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122

The answers you received on the UX stackexchange are pretty much on point. There is no substantial security benefit to disallowing pasted passwords; on the contrary it is likely to weaken security by discouraging the use of password managers to generate and autofill randomized passwords. While some password managers are capable of overriding pasting ...


12

The main security argument to disallow copy&pasting of passwords is that the password remains in the users clipboard afterwards. This can lead to accidental exposure of the password in an unrelated context. For example when the user then accidently pastes it into a different input field in a different application (web or otherwise). Another possible ...


4

Using a good password manager that generates unique, long, random passwords is a good idea. The passwords are not "stored in strings or encoded". They are encrypted, hopefully with a strong encryption algorithm like AES. The encryption key is usually generated from the master password with an algorithm such as PBKDF2, specifically designed to be slow so as ...


4

There are reasons to do it, though not very good ones. Basically, it discourages copy and pasting. This means users are less likely to forget it on their clipboard and have it accidentally leaked. Also if they are pasting it, it means they have it saved somewhere (like a text file), which is not as secure as their brain - so if the text file becomes useless,...


3

I can actually think of exactly one good reason to disallow password pasting. When initially setting your password, or changing it. The reason is that there does exist a small chance that for whatever reason, you failed to copy your password into the clipboard when you thought you had, and so what you paste into the password field is actually just whatever ...


3

These measures will greatly reduce the impacts, and or attempts to circumvent them. The issue with passwords are, no matter how much you try to educate anyone, it rarely works. Individuals prefer comfort over security, as indicative by making a password: "P@ssw0rd1" to meet complexity requirements. As long as there are passwords, people will keep creating ...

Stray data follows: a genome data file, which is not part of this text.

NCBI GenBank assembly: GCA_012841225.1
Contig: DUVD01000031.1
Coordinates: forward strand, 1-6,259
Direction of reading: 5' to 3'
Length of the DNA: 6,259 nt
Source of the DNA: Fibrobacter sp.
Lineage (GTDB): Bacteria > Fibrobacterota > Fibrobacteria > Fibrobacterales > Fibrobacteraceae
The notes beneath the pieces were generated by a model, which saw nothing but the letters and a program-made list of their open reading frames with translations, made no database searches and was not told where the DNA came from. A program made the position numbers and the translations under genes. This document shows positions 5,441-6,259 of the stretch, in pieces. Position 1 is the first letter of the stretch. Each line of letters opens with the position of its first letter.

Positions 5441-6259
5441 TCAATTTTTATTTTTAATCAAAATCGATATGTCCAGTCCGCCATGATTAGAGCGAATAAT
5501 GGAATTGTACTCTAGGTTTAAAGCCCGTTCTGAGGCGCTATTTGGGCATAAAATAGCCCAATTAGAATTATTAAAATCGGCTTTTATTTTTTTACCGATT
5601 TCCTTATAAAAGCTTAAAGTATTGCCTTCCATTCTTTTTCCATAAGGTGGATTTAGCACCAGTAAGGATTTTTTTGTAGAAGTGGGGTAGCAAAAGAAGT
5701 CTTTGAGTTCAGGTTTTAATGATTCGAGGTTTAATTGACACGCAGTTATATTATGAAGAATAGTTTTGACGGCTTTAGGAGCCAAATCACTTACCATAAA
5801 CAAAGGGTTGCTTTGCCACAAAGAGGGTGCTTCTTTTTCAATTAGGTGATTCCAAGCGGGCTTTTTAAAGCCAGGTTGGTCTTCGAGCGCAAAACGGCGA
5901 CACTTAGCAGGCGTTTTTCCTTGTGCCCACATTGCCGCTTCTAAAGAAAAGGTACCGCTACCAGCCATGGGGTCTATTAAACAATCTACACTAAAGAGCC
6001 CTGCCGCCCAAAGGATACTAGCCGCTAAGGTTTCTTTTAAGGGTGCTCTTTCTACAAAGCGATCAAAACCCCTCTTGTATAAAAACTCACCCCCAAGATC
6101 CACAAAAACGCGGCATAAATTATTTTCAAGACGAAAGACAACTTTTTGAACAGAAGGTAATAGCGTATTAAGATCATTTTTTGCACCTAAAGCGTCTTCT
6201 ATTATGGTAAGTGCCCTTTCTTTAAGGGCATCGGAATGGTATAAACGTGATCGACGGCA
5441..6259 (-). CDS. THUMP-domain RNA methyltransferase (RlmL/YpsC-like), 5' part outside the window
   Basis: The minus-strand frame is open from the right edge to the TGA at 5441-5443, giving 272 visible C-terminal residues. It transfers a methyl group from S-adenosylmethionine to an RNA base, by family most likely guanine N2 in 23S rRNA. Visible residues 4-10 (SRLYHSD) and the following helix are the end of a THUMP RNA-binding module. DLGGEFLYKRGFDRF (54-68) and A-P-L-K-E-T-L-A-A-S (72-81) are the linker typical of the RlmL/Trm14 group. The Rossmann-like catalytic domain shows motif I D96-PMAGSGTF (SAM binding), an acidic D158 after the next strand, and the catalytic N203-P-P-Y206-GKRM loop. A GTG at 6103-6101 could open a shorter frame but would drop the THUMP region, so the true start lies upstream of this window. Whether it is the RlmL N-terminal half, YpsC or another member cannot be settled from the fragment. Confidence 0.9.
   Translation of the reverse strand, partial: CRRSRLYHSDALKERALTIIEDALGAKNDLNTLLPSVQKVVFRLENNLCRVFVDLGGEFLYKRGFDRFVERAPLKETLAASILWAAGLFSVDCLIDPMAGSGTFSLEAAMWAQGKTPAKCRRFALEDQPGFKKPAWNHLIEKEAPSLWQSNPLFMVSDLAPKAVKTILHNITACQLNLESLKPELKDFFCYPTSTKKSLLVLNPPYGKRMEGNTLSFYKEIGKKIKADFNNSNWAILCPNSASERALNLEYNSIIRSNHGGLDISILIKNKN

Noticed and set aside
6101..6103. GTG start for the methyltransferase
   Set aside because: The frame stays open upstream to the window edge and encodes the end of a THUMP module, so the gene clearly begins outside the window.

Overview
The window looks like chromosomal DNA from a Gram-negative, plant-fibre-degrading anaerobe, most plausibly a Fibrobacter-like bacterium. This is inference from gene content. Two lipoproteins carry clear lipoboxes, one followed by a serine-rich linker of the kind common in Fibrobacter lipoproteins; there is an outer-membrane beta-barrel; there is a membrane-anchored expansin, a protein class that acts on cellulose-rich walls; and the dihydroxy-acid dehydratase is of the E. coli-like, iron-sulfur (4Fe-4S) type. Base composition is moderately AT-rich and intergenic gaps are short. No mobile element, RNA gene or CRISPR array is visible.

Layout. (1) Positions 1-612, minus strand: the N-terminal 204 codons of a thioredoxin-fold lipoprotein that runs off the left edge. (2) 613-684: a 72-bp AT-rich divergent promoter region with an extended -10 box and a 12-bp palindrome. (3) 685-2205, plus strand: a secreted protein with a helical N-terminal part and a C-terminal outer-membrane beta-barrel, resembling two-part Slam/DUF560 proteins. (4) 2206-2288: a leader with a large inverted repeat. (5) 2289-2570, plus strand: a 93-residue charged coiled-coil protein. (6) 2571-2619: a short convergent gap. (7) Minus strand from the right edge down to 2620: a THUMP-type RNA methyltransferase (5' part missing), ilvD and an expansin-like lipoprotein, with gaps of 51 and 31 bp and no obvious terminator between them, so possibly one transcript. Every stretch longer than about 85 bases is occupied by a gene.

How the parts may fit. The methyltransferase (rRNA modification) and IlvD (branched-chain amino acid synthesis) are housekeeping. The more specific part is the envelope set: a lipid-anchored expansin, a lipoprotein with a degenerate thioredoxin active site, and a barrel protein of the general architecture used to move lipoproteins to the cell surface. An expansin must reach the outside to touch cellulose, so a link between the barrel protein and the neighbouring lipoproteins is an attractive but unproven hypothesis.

3

If an attacker is aware that an OSK may be used (and that becomes more and more common with touch devices), he can prepare an OSK attack, e.g.: capture screenshots of the OSK and identify keys pressed (e.g. because they have a different color) an his own OSK on top of the existing OSK (similar to clickjacking) add a kernel mode driver to do whatever, e.g. ...


3

My guess would be that for google it allows them to handle all their various different options for TFA(two factor authentication) more easily. Off the top of my head they support 3 or 4 different methods at least. They also allow you to have multiple TFAs enabled at once so you can pick which one to use. Not saying you couldn't also handle all that on the ...


3

Forcing the user to pick a password you generated is an efficient way to prevent password reuse. That means both (a) that your passwords will not be usable on an other site if an attacker steals them, and (b) your users accounts will not be breached even if they were all on LinkedIn, MySpace, Sony and Ashley Madison. On the other hand, it will wake them way ...


2

Yes, it is most often just a useless "security measure". We need to define the threat model and then if an on screen keyboard provides a proper mitigation. A OSK will protect against two threats: A hardware keylogger A software keylogger that is only looking at the keyboard state (does not attempt to defeat a OSK). One should note the the difference ...


2

Encryption in the user space usually works by storing the key in an encrypted keychain (keychain in OSX, Gnome Keyring, KDE wallet, whatever name Microsoft uses in Windows...). This keychain is either locked by a custom password or more traditionally by your user password, so whenever you log in, your system automatically unlock it. This is pretty much ...


1

I'd say that it doesn't add much. Base64 is just an encoding, it doesn't add any entropy to your password. It's also quick to compute so it won't slow down a brute-force attack. The only thing it can prevent is an attack against an universal rainbow table that didn't take into account the base64, but maybe some rainbow table out there did take this into ...


1

I'm a product manager for online security at a very large company. I actually had a meeting today regarding the disabling of pasting passwords. We do allow to paste passwords at the moment but think about changing it. There are different perspectives you can take on this approach and the pros/cons may completely vary depending on the use case you have ...


1

@Anders answered your point on encryption, a note on Normal passwords are hashed so this isn't a problem. You can hash a password when you do not need to use it to authenticate further, but only to check if a password currently presented to you is the same as the one which was hashed. In other words, if you need the plaintext version of a password (...


1

Several different factors might influence LastPass state: Automatic logging out is a feature of LastPass that is intended to protect user passwords. The idea being that a computer left without attention for a long time might indicate it was compromised. As LastPass has no other way of telling who is using the computer, it checks asking for password (which ...



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